Almost every day I get to look out the window at the water and the sky and the advancing skyline from the window of the Q or B train as it crosses the Manhattan bridge. I have heard more than one person say that “The moment I stop noticing this view is the moment I know I should just leave New York,” and when they’ve said this I have fervently nodded my agreement. But of course I don’t always look up and have a magical transformative moment or even a tranquil reflective moment every day. What really never gets old, though, is watching the other people on the subway shift around and notice their surroundings for a sec.
Today a guy across the aisle from me took out his cell phone as soon as we came above ground. This is something people do a lot on the bridge, take out their phones and check their messages or make quick “I’m running late” type calls in that two-minute window. I have even been known to check my email, which is obviously fucking diseased of me. Anyway, this guy took out his cell phone, which is standard, but then instead of checking his messages he narrated the view to the person on the other end of the line. He was looking northwards, and facing back towards Brooklyn — so he was on the opposite side of the train that this video was taken from — and describing the pylons of Dumbo and the smokestacks beyond. Maybe the person he was talking to had never been across the bridge, or had been across the bridge thousands of times but now for some reason could not make the trip herself, and had to do so by proxy.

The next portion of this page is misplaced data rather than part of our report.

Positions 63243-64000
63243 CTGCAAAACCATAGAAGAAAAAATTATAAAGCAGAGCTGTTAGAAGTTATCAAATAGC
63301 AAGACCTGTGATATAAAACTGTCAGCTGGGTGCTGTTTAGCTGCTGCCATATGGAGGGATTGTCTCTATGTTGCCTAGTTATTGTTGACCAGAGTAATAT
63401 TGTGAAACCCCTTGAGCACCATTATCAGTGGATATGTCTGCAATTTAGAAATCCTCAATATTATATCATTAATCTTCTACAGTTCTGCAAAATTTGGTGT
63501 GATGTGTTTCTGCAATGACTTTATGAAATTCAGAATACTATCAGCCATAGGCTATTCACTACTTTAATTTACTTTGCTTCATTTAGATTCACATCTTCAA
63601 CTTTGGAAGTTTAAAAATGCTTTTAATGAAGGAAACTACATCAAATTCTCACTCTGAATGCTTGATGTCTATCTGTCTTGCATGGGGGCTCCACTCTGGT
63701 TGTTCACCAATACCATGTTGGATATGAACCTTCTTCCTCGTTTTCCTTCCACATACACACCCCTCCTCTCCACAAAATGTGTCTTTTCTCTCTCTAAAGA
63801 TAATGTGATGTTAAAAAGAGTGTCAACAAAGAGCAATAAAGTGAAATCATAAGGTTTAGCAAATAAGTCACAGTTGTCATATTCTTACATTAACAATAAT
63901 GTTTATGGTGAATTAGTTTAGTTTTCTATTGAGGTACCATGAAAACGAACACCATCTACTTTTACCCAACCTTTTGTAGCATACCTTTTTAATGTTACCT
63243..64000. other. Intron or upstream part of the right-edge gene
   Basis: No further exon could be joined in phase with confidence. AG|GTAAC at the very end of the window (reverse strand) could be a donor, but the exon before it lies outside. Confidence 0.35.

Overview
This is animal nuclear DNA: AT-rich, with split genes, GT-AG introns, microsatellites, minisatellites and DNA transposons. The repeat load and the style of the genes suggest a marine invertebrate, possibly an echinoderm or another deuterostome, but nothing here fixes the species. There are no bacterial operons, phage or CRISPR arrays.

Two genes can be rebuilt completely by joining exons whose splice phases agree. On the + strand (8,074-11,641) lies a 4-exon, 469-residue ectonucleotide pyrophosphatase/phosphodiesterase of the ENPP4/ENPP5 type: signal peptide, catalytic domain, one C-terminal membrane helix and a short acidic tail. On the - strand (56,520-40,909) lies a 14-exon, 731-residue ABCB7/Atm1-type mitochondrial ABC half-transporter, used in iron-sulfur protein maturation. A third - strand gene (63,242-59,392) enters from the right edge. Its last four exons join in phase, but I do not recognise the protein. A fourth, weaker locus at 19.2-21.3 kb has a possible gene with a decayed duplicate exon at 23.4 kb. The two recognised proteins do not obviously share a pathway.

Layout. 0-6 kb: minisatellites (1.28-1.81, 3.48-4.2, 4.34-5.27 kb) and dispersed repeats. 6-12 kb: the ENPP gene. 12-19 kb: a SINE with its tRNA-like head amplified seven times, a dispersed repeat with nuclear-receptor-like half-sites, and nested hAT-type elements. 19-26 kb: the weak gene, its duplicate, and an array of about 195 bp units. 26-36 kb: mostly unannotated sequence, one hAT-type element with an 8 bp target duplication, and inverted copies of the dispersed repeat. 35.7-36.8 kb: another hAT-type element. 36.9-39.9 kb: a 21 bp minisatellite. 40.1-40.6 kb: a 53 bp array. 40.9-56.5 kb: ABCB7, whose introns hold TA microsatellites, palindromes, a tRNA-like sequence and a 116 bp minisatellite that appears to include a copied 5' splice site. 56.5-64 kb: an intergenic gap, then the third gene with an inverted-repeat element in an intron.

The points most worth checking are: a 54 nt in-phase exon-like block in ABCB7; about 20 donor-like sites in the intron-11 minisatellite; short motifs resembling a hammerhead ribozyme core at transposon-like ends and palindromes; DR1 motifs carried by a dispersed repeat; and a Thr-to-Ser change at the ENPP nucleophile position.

And I came home wanting to try to do the same thing, to get this view and the feelings it evokes down and make it so that someone who has not experienced them could know what they were like. Then I found this video on YouTube and decided to just post that instead, the actual thing itself. Or, well, not the thing itself but something at once closer to and further away from the thing than my description would have taken you.
This is a little like using your phone to look up a forgotten word or address or song lyric rather than waiting for your errant brain to provide it. We know that some muscle in all of us is getting progressively weaker every time we do this, and we talk all the time about stopping — I do, at least — but of course I don’t stop. Stopping would feel like taking the stairs 15 floors or churning your own butter. It’s hard to see what we’re giving up by skipping those things so we’ll skip them just because we can. That’s the thing about people; we will do everything that we can.